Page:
Sure, it matters. Earl took half a season to become All-Conference level and then an off-season to reach safety nirvana and that’s about as fast as you can expect. If any of these guys progress that fast towards whatever their potential ceiling is, it’ll be amazing.
Mack’s silence on the quality of the pass protection from Hix, paired with his insistence that Texas will run the ball to protect the young quarterbacks should be all that needs to be said about the likely quality of the tackles on third and long.
The offense is instituting formations that are known for offering extra help in pass-protection. The play of Britt Mitchell and Hix has inspired Davis to finally re-establish the running back draw and to build the offense with creating Play-Action opportunities in mind.
If all this circumstantial evidence doesn’t worry you I encourage you to find and re-watch some of Hix’s performances against the better edge rushers along with any tape you find on Mitchell.
There is hope for the long term, besides Greenlea and Westerman, Texas already has Walters on the roster along with Kelly and Porter who I think are possibly starting material on the outside. But if the running game stumbles there isn’t much left in the scheme or personnel to protect Gilbert enough to really maximize the numerous talent advantages.
4). No Base:
What happens on third and two? Third and seven? What is the base running play? The primary passing concept? Can we run them effectively against good defenses?
Really you shouldn’t have one play that you go to for every crucial conversion because teams can always find a way to stop something they know is coming (see fourth and two). However, you need those sure-fire concepts to hold the defense in check in big spots.
Texas couldn’t have run zone-read with Vince Young and Cedric Benson on every big play in 2004 and been very successful, but the play was dangerous enough that every crucial third down, defenders had to be thinking, “alright, if they run the zone I have to…” and that opens up the rest of your offense. You know, if you actually run a coherent offensive system.
What’s that for Texas in 2010? I don’t know, do the coaches? Who/what are teams going to have to account for every play? It’s not so much a weakness at this point as an unknown. I’m sure the staff wouldn’t hesitate to drive us crazy in keeping the base concepts and constraints quiet until the OU game but the schedule won’t allow it.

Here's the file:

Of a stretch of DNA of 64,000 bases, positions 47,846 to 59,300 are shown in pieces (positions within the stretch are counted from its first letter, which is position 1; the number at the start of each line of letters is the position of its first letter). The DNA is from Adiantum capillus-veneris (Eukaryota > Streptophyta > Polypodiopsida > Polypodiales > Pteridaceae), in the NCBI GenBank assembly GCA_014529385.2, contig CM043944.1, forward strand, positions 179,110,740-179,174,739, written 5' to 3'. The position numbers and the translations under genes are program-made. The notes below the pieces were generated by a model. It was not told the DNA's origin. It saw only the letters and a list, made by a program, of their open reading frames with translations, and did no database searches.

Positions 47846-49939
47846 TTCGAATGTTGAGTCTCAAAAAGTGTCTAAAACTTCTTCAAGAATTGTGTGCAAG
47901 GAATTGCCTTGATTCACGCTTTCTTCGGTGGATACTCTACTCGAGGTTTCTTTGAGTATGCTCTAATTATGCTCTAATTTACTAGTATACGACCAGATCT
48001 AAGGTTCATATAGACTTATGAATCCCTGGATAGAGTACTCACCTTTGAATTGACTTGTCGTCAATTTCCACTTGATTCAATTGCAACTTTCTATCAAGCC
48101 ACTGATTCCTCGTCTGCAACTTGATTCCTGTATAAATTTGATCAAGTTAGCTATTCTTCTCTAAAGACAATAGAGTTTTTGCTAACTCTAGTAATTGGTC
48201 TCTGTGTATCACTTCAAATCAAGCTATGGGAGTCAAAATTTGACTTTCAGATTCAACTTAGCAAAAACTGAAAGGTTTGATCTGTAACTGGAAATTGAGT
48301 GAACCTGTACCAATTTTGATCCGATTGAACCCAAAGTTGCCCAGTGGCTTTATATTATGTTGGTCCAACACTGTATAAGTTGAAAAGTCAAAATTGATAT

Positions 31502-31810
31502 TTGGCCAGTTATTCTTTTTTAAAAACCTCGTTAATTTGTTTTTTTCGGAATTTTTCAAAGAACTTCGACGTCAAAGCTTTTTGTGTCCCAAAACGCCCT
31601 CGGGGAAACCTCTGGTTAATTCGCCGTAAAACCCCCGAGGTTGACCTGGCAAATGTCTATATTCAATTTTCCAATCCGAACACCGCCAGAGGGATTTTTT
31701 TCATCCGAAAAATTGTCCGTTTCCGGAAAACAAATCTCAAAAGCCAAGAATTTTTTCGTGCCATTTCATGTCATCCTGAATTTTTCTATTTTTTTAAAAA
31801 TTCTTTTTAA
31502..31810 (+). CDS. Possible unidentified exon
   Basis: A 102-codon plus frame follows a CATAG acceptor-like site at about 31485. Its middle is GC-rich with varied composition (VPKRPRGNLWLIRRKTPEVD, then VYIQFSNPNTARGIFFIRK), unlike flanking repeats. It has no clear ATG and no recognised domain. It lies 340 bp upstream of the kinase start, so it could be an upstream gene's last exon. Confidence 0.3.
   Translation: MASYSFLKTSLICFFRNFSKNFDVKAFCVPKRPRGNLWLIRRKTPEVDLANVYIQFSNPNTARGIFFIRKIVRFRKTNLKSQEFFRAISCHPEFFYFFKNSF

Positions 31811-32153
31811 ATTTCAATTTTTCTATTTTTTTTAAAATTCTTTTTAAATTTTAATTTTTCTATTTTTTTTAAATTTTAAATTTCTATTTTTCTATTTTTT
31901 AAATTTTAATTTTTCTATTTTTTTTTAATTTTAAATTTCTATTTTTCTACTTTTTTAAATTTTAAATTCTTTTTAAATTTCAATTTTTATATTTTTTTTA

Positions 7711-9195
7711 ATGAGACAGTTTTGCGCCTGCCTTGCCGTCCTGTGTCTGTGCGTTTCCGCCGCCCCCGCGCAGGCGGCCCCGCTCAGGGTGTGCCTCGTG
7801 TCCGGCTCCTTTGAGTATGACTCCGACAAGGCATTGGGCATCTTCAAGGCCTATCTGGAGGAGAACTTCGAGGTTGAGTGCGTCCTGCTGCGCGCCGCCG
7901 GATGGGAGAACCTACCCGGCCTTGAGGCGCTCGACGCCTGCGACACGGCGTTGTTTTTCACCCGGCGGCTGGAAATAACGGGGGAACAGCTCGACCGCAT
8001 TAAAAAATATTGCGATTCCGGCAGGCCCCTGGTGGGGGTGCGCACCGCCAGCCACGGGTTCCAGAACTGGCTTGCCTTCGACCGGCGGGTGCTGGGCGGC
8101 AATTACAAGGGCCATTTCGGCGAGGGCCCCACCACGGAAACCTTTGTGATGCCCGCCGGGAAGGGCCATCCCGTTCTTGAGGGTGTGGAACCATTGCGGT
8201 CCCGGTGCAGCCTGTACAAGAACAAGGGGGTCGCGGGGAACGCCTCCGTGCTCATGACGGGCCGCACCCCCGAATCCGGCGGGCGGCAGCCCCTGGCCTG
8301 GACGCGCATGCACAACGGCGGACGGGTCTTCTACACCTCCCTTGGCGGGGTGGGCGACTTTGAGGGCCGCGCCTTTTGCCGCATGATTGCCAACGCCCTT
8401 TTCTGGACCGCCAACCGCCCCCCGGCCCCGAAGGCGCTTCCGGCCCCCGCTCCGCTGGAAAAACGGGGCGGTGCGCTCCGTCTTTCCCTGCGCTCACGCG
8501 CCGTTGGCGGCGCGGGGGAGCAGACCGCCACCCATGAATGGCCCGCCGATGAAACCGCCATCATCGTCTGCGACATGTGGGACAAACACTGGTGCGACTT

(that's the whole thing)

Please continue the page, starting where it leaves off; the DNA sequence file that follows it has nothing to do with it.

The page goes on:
Just as well, I’ve seen schemes pulled out of a hat for OU that could have come in handy on other occasions as well.
Why Texas’ offense succeeds in 2010:
1). Garrett Gilbert:
If he is, at least for the most part, the star that we all begin believing in when the score was Alabama 24, Texas 21 then he’s a major strength.
His pocket presence looks more promising than any other Texas quarterback I’ve seen, while his accuracy and arm strength match that of Simms or anyone else Mack has put on the field. He can throw on the run (very useful in this scheme traditionally), and can essentially do everything that Davis could ever want from his ideal system quarterback.
If Gilbert can make things happen by putting a fourth quarter throw in a tight window to create an opportunity few others could create then this offense should be up to par, indeed that’s the most likely strength of this team.
I’ve repeatedly compared this squad to 2008 OU because that Sooner squad didn’t really have a go-to offensive player. Bradford spread the ball around between a number of targets and two 1,000 yard backs. None of those players, except Gresham, were really anything to get excited about. That’s probably what a successful 2010 Texas looks like; strong enough running game with a few different horses, several very capable receivers and maybe one skill player who really stands out amongst an overall unit of quality.